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Re: [IP] Gestational Diabetes, then Type 1 (Long)

When I said "not all Type 1's are auto-immune, so I don't think that's
definition of it," I was referring to the small sub-classification of Type
1's known as Type 1B.  There are new labels and definitions of Diabetes
these days and Type 1 is now being broken down into different subtypes:

Type 1A (autoimmune)
Type 1B (idiopathic - not autoimmune)
LADA (Latent Autoimmune Diabetes of Adulthood)

When I was diagnosed as a Type 1 last year at the age of 37, I had a fasting
BG of 328 with very large ketones and was very thin.  I'm also
insulin-sensitive.  My TDD is approximately 14 units and 1 unit of insulin
will usually drop me 130 points.  I have low blood pressure, low cholesterol
and triglycerides.  When tested for GAD, Islet Cell and Thyroid antibodies,
however, I tested negative (I'm also Hypothyroid).  My C-peptide test showed
I still had some insulin production, though very little (don't know the
number).  My Endo still considers me a Type 1 because of my insulin
sensitivity, ketone production with high BG's, the presence of
Hypothyroidism, and the lack of family history of Type 2's.  I had a
maternal aunt with Type 1 who died before I was born.

The following is taken from this source regarding Type 1B:


Type 1B Diabetes/Idiopathic Diabetes:

Type 1B, or idiopathic diabetes, is diabetes of unknown origin. Unlike type
1A diabetes, it is not triggered by an autoimmune response.............

In both type 1A and type 1B diabetes, beta cell function is destroyed,
hampering insulin production and consequently raising blood glucose levels.
In type 1A, the cause is an autoimmune response. In type 1B, no autoimmune
response is present. The exact mechanisms behind type 1B remain unknown, but
it has been theorized that a chromosomal abnormality or a viral infection
may be possible triggers.

Type 1B diabetes presents with the same symptoms as type 1A, and is
initially diagnosed through a fasting plasma glucose, casual plasma glucose
test, or oral glucose tolerance test. An educated guess can be made to the
subtype of diabetes by looking at the age, ethnicity, and medical background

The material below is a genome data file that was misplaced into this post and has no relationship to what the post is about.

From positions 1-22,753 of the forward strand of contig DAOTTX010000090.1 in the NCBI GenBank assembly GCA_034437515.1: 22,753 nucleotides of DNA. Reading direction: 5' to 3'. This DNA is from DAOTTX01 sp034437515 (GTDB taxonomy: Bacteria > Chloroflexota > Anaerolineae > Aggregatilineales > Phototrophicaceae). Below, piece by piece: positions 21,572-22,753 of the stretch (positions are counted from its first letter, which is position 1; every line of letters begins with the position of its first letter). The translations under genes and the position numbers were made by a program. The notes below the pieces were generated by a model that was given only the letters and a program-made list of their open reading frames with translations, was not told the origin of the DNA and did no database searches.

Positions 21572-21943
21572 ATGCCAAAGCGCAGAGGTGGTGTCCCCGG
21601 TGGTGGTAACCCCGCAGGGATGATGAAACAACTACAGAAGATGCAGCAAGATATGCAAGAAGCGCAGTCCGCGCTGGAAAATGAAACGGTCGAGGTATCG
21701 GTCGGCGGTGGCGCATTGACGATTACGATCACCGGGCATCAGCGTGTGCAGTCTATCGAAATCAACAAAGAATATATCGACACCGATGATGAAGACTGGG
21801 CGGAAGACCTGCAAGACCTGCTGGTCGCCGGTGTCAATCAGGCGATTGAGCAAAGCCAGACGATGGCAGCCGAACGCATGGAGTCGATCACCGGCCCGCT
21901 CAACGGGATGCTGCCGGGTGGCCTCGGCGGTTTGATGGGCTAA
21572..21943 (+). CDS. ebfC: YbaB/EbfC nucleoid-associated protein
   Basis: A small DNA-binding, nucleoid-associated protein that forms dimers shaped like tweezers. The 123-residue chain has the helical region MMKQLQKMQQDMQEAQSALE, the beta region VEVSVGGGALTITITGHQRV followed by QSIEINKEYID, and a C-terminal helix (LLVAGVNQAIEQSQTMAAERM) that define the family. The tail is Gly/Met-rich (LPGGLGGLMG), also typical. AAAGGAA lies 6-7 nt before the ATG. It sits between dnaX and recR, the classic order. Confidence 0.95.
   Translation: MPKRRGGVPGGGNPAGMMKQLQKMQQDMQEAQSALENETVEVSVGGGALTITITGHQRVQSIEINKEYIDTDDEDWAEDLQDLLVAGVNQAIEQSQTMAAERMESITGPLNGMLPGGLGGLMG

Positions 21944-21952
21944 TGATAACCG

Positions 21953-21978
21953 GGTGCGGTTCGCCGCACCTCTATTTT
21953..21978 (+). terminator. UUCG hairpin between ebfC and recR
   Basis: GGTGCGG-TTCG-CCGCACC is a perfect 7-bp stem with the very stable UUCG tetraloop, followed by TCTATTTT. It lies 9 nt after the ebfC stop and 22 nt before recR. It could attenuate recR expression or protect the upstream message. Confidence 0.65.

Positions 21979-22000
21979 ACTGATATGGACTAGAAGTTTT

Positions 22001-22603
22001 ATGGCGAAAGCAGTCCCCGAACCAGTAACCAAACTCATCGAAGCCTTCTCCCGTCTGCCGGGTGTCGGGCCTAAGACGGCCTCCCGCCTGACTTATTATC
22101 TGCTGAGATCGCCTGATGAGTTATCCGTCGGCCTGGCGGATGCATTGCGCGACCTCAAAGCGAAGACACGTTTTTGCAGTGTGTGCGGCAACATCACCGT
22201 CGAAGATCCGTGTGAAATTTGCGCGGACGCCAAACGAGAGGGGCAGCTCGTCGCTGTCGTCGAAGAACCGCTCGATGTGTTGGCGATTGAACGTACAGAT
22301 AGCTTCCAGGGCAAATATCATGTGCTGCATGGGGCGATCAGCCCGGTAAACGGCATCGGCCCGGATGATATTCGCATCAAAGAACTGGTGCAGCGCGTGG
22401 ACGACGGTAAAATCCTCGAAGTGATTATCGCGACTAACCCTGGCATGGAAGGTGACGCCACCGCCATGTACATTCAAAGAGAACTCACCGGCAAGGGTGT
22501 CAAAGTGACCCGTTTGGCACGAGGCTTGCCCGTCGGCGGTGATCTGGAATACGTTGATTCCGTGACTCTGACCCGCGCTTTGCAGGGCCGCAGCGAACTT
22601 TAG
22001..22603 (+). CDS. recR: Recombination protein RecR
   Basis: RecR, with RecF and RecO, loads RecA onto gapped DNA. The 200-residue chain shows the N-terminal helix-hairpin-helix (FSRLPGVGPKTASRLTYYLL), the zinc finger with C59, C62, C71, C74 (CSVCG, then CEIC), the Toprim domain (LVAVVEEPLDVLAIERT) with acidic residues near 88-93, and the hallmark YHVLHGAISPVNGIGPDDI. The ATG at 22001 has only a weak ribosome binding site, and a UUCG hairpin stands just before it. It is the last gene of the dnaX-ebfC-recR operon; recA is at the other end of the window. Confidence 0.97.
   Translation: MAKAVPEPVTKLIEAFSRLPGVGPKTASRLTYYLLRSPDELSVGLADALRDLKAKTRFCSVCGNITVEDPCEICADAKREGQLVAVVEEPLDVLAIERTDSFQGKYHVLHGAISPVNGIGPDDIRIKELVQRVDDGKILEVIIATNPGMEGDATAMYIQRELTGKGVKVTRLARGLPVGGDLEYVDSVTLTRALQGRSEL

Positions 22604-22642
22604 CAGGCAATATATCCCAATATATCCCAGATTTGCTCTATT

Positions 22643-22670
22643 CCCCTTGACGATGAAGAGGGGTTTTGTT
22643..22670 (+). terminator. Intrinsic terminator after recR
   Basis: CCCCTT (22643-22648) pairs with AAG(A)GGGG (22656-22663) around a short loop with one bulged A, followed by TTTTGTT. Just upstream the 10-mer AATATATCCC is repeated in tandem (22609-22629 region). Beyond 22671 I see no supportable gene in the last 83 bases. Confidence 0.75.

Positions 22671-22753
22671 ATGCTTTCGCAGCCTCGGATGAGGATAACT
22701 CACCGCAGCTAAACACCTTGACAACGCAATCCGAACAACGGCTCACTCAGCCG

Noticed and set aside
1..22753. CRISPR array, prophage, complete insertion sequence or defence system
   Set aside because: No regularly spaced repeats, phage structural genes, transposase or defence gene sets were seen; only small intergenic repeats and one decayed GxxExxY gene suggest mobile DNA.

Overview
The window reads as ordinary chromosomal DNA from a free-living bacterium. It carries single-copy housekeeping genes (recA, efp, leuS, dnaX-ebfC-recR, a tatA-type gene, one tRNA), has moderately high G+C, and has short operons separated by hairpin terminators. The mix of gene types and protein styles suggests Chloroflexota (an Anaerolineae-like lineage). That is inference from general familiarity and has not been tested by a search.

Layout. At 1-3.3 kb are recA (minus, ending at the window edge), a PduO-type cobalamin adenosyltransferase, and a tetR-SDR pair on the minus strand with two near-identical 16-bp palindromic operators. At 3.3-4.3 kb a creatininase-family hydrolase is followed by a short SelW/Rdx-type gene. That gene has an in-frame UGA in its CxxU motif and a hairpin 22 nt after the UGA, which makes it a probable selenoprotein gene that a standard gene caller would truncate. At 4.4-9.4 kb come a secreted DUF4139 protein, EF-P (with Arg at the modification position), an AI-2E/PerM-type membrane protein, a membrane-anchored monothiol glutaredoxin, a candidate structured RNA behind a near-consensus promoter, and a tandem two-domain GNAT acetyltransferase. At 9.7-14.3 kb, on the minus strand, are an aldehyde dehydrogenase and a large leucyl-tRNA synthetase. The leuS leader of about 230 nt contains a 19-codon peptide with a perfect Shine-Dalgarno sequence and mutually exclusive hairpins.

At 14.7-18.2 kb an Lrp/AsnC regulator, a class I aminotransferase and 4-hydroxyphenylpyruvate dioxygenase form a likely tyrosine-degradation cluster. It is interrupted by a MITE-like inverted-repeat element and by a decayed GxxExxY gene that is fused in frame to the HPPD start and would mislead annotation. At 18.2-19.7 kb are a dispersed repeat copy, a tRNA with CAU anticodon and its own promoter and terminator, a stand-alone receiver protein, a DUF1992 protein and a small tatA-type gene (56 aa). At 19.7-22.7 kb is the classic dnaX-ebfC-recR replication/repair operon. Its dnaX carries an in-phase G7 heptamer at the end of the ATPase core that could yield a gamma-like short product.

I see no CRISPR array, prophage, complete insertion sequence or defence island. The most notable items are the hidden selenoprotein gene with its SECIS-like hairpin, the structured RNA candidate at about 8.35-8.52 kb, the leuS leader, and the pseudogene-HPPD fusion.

of the patient, but tests for islet cell antibodies and other autoimmune
markers are required to clinically differentiate the two. In cases of type
1B (idiopathic) diabetes, these tests will come up negative. Type 1B may
also be suspected in cases where insulin requirements dwindle and/or
disappear; however, since individuals with type 1A diabetes can also
experience this phenomenon (known as a "honeymoon period"), this by no means
a failsafe indication of idiopathic diabetes.

Because of the rapid onset of the disease, type 1B diabetes may reach the
point of medical crisis (i.e., ketoacidosis) before diagnosis occurs.

Idiopathic diabetes is rare in Caucasians. Individuals of African, Hispanic,
or Asian decent are more likely to develop type 1B diabetes. Idiopathic
diabetes also has a strong hereditary component.

Insulin therapy is the initial treatment approach to controlling
hyperglycemia (elevated blood glucose levels) in idiopathic diabetes.
However, after an initial period of insulin therapy some patients may not
require prolonged insulin injections to regulate blood sugars. In fact, they
may go for long periods of time without requiring insulin at all. For some,
initial treatment with insulin may be followed by blood glucose control
through oral medications such as metformin and/or diet and exercise.
Eventually, insulin dependence may re-occur, either intermittently or
permanently. Regular blood glucose monitoring, both at home and with three
month HbA1c lab tests, are important to keeping a handle on the progression
of the disease.

dx'd T1 3/02, pumping 8/02 clear Paradigm

----- Original Message ----- 
From: <email @ redacted>

> From: "Shawna"
> Not all Type 1's are auto-immune, so I don't think that's today's
> definition of it. From what I understand, the big differences are that
> tend to be insulin-sensitive rather than insulin-resistant, have little to
no insulin
> production and develop ketones and the propensity for DKA rapidly in the
> absence of insulin.

> Well, that is interesting. What is the citation for the first sentence?
> In Type 1 diabetes, a diagnosis can be made by the presenting symptoms,
> and if in doubt, through the laboratory blood tests to identify islet cell
> antibodies, autoimmune antibodies, glutamic acid decarboxylase antibodies
> (GADA) or tyrosine phosphatase antibodies (IA-2A). Also, note that Type1
> individuals make very little to no C-peptide, a precursor to insulin

> BarbaraB.
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